Recycle center moves to new location June 1

REED CITY – The place where old milk jugs, used batteries and last week’s newspapers go to be recycled and sent to a new home, will soon have a new home of its own.

The Recycle of Osceola County Fay Wilson Recycle Center, currently located on Coats Avenue in Reed City, will be relocated five blocks south in their recently purchased facility located at 530 E. Lincoln Street. The new center will open it’s doors June 1.

“The new place will be a great help,” said Ed Lazar, long-time center volunteer. “Our roof leaks (in the current facility) and over there we won’t have posts to fight with.”

Large beams in the center of the current building make it difficult for volunteers to maneuver forklifts while moving recycled material.

Recycle Center president, Larry Neiderheid, said the new facility will offer the group a better storage area and a new portable loading dock, which will decrease the time it takes to load material onto trucks to be shipped.

“The new place is really a nice building and we didn’t want to be in a situation where we couldn’t serve the community,” Neiderheid said.

The new facility will also come with more land around the building, ideal for future expansion.

“We have 1.2 acres at the new place and we own no land outside of building at old place,” Neiderheid said. “We’d like to build a pole barn out there in the future.”

The Osceola County Recycle Center recycled over 510 tons of material last year, the largest quantity being 535,000 pounds of corrugated cardboard.

The center also serves as the home base for satellite centers in Evart and LeRoy. The Evart center takes recycling the second Saturday of the month and the LeRoy center takes drop-offs the first Saturday of the month.

“Everything comes to us in Reed City and we ship it out,” Neiderheid said.

The center currently accepts plastic bags, tin, milk jugs, styrofoam, newspaper, aluminum, clear glass, shiny paper and

magazines, batteries and cardboard. After the move to the new facility, the center may begin to accept other items.

“We can start taking more things once we have more room,” Neiderheid said.

The center is funded by the sale of cardboard and plastic. Grants from the Osceola and Mecosta County Community Foundations in the past have helped with the purchase of equipment.

Volunteers completely run the operation. Individuals volunteer time to staff the center during it’s hours of operation weekly. The main group of workers consists of ten volunteers whom Neiderheid refers to as “the Big Ten.”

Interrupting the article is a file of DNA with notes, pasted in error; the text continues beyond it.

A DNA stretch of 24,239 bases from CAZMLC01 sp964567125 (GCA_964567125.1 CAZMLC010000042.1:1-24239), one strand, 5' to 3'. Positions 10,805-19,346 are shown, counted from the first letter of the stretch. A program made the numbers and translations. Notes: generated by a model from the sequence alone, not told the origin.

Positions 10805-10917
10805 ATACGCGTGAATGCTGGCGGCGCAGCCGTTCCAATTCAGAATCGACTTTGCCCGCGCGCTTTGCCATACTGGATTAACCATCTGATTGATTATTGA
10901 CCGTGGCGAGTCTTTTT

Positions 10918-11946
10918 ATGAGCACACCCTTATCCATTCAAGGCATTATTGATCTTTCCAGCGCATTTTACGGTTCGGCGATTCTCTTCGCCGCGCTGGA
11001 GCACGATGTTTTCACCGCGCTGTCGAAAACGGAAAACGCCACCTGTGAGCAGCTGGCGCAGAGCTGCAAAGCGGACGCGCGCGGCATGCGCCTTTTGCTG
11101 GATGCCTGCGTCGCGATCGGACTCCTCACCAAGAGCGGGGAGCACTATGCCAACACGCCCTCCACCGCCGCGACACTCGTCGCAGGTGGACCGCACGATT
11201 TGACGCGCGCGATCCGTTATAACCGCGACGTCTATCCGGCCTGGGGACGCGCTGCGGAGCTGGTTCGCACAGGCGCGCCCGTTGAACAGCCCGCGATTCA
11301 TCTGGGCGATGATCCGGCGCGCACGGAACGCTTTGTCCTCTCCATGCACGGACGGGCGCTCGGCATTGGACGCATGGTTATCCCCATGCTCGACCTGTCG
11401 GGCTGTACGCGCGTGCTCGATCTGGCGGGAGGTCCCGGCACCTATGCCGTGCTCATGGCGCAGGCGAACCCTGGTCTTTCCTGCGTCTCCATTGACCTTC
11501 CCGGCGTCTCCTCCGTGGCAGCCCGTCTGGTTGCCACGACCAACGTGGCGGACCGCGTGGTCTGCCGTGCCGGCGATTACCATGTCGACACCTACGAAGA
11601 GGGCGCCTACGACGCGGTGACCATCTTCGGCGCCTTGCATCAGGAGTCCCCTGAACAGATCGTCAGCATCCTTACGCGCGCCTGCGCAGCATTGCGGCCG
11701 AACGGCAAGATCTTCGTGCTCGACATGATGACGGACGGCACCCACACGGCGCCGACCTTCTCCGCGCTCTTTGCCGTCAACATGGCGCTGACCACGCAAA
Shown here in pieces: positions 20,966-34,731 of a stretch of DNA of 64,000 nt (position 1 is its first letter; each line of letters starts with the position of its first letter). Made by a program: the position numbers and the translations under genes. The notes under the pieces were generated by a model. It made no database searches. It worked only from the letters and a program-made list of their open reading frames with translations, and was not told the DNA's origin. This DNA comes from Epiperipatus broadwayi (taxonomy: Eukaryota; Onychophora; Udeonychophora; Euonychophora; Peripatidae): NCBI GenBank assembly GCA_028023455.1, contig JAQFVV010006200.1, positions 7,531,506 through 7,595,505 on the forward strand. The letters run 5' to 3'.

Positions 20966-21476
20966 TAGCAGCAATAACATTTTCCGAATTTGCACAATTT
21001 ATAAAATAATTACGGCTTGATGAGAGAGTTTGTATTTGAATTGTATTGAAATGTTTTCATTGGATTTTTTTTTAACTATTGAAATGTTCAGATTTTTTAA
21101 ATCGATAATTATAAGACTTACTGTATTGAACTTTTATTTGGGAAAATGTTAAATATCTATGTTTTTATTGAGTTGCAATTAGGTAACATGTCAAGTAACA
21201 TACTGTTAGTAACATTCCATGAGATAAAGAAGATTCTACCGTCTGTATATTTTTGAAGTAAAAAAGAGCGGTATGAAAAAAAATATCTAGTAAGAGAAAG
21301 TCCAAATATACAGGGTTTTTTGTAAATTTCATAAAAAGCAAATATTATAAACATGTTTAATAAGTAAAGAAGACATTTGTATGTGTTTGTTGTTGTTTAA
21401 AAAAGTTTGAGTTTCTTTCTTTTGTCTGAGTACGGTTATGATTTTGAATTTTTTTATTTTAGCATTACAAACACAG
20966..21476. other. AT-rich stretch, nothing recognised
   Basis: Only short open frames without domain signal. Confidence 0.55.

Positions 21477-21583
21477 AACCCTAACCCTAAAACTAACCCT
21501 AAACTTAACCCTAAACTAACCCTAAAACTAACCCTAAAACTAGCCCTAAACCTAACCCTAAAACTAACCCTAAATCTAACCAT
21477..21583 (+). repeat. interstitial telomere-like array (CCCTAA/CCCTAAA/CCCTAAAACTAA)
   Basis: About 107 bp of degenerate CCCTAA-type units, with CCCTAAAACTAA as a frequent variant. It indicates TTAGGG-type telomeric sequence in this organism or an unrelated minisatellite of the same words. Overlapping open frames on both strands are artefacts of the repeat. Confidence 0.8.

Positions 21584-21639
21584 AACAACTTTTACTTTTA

“Without those ten, we’d really be in trouble,” Neiderheid said.

The ten individuals include Ed Lazar, Art Proefrock, Jackie Gerould, Lynn Gerould, Gil Heilman, Ken Boyer, Mike Stillwell, Susie Neiderheid, Fay Wilson and Stu Smith.

Volunteer groups from the community also come on Saturdays to help collect and sort material to be shipped.

Local groups who help include Yoplait, Country Unlimited, Lucky Livestock 4-H group, Big Brothers/Big Sisters, Dairy 4-H club, Habitat for Humanity, Reed City Hospital, Reed City United Methodist church, St. Paul Lutheran Church, St. Philip Neri Catholic Church, Bell Pioneers, Knights of Columbus, Girl Scout troops and Reed City Amvets.

The move to the new facility will include transporting three large bailers used to compress cardboard, as well as a heavy duty grinder. The current center will maintain it’s hours of operation until the new facility is open.

Neiderheid took over the operation when center founder Fay Wilson stepped down from the president position in September 2010.

Wilson began the operation in 1988 in the parking lot of the United Methodist Church. It then moved to various locations around the city, including the parking lot near the building which used to be Plum’s grocery store. In 1994, the organization bought the building that they are currently leaving.

The center will retain it’s name, Faye Wilson Recycle Center, as it moves to a different facility.

“Recycling wouldn’t be here if it wasn’t for Fay,” Neiderheid said.

The current center is open 5 days a week, 8:30 a.m. to noon Mondays and Thursdays; 1 to 3 p.m. Tuesdays and Wednesdays; 8:30 to 11 a.m. Fridays; 8 a.m. to noon on the fourth Saturday of the month. The hours will be the same at the new facility.